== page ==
Islam is a religion, not a race is a catchphrase you hear a lot in this debate. I don’t see how that is relevant though, all it really suggests is that Islamophobes are bigoted in a different way than racists are. Well done! Although in many instances this is not true—hence why attacks on Sikhs have risen along with the rise of Islamophobia. If you have brown skin, a beard and a turban you must be Muslim according to some. Demonstrating a link between racist views and Islamophobia.

It is often asserted that the left are inventing the term Islamophobia in order to limit the free expression of those who are just out there to criticise ideas. This not true. Criticise ideas all you want, no one is going to call you an Islamophobe if you want to write an article about how you don’t think that Muhammad was divinely inspired (assuming it doesn’t make broad generalizations about all Muslims or insults them unnecessarily). If, however, you are going to advocate social policies that are inherently discriminatory against Muslims, or ramble about how moderate Muslims do not do enough to condemn terrorism (despite this being demonstrably false) thereby implying that all Muslims are terrorist sympathisers then you are an Islamophobe and you deserve to be called out on it.

Of course Islamic terrorism is evil, and should be condemned in the strongest possible terms, but we shouldn’t allow it to fill us with so much hatred and fear that we completely abandon our critical faculties. Sadly it seems many already have. This is not a case of uber-left-wing people pandering to extremists through fear of reprisals if they so much as venture the slightest criticism of Islam. It’s simply reasonable people trying to tell those who are caught in an epidemic of scaremongering that they have blown things out of proportion and should think before they make sweeping generalizations. Islamophobia is a real and very disturbing phenomena and it needs to be spoken out against.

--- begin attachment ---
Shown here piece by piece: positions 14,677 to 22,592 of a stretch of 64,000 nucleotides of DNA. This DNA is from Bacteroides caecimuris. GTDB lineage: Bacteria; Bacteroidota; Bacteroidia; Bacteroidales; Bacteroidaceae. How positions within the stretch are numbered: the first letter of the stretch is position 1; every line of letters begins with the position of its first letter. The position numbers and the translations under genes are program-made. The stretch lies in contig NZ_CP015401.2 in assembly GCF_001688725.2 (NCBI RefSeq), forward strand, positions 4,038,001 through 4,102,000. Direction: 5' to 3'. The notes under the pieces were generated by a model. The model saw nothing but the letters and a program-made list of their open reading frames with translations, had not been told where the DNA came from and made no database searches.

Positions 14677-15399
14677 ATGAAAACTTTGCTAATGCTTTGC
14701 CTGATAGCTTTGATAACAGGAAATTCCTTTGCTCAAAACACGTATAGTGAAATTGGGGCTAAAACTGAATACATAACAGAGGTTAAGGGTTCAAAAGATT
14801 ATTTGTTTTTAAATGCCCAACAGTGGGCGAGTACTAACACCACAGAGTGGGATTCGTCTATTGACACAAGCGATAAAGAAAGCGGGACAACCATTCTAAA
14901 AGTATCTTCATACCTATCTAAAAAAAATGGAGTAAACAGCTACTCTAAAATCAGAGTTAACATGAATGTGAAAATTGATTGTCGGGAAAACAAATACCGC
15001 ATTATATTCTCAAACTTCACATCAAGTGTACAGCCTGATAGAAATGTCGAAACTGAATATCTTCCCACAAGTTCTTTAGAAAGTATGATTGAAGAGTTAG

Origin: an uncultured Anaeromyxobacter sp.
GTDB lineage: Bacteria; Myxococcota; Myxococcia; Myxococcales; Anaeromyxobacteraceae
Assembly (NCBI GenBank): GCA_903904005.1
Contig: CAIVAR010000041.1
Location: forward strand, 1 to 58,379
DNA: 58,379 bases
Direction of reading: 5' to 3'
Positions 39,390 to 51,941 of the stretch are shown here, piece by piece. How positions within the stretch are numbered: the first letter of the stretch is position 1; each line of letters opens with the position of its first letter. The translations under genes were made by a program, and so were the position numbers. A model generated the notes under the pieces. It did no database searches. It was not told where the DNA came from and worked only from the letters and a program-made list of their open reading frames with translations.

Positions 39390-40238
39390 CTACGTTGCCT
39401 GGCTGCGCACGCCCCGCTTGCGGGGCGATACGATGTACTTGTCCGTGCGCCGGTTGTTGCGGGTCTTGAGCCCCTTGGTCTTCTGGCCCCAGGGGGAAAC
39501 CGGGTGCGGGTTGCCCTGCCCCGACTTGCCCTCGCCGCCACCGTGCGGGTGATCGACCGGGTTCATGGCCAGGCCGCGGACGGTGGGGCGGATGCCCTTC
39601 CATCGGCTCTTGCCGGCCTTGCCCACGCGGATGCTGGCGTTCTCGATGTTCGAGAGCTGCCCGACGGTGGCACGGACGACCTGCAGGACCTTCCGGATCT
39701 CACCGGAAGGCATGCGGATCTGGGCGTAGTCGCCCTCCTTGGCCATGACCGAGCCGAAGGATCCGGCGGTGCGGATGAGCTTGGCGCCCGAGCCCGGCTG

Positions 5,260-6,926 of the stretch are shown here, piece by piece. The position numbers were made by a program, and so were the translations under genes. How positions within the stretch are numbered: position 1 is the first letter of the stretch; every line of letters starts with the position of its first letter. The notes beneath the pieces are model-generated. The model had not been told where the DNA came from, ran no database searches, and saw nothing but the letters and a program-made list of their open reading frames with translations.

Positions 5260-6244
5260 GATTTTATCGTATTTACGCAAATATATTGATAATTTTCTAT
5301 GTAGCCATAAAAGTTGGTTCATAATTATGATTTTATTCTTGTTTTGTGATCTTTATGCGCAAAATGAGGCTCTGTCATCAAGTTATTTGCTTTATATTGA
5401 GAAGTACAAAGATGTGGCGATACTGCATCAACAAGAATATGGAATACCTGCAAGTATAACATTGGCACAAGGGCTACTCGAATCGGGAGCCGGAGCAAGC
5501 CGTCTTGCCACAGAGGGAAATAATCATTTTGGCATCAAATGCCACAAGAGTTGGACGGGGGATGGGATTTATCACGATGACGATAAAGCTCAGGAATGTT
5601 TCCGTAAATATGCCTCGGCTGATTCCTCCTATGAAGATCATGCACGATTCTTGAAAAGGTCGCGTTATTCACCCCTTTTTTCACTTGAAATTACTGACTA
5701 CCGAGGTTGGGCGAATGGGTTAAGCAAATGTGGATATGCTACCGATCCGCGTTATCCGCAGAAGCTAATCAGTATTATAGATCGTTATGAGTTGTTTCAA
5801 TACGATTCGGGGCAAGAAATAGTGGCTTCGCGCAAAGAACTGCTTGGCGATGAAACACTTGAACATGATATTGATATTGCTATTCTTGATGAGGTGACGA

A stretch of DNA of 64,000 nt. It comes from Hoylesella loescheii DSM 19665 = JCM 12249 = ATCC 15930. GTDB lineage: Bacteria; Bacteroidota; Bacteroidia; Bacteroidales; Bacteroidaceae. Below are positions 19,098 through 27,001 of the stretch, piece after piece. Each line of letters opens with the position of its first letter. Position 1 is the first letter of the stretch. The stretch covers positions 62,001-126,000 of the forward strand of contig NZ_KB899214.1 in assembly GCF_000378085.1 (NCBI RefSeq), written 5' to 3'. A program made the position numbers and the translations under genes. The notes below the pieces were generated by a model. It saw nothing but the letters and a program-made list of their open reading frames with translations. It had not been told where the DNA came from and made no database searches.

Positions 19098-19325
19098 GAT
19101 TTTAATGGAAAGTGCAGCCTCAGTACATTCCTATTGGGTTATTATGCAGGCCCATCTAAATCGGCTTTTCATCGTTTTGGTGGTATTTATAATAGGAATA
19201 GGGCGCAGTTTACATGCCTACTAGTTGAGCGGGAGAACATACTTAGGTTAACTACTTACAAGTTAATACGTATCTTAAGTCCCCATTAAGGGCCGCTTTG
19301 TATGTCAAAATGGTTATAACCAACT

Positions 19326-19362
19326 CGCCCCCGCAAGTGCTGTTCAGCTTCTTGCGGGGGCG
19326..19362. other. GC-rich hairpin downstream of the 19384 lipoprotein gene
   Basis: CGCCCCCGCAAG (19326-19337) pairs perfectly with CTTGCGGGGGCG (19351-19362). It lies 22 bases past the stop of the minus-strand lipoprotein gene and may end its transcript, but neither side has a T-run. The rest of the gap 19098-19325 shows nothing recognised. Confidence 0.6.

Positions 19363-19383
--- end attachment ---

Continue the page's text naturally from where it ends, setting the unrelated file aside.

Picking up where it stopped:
* I realise that I appear to contradict my assertion that we only hear about Islamic terror attacks in the news by posting a list of news sources that report Muslims speaking out against terror, however I do not believe these stories are as widely spread, or given as much time as stories about terror attacks. Terror attacks are always front page news, these stories aren’t.

Why Atheism Should Be Taught In Religious Studies

Laurens
Laurens
Wed Dec 02, 2015 7:44 am by Laurens

This week we had news that secular views being left out of GSCE Religious Studies was a mistake. Of course this has got some conservative commentators backs up. Why should we teach non-religion in classes about religion? To answer that first we should ask why we are teaching children about religions in the first place. Clearly, or at least hopefully we don’t teach Religious Studies in order that children can decide which is the right one, or be told what to believe. We do it to encourage harmony and understanding. So we don’t remain ignorant and all become massive Islamophobes (although I’m not sure that is working out so well).

In light of this, it is very important to educate people about those who have no religion at all. To complete our set of understanding. No one is advocating that Religious Studies classes teach kids that God is imaginary, just that people are made aware of what atheists are all about and why. To neglect this is to leave people open to all sorts of nonsense that gets said about atheists by the religious. That atheists have no morals for example, or that atheists believe in nothing. The only way to counter such misinformation is to educate people. If Religious Studies has a purpose at all, it is to nurture understanding between faiths and beyond to the irreligious. Otherwise there is really no use in teaching it.

I also think that it should not be called Religious Studies, but rather Philosophy and Ethics or some more inclusive title. Again not to marginalize religion, but to encourage an understanding of world views that extend beyond religion and the broader context in which religions and philosophies interplay and relate to each other. Just teaching kids what each different religion believes is not truly insightful. It would serve us all well to learn about the cultural context in which these beliefs evolved. It doesn’t undermine belief in Christianity to learn about Jewish Messianism and the Roman occupation of Judea (and subsequent corruption or perceived corruption of the Jewish temple authorities), but it surely teaches us something about humanity, our history and how we cope with change. We would all do better if we were educated on all different kinds of Philosophies and their cultural and historical heritage, a vital part of that is those who have rejected religious belief in favour of a rational and empirical world view.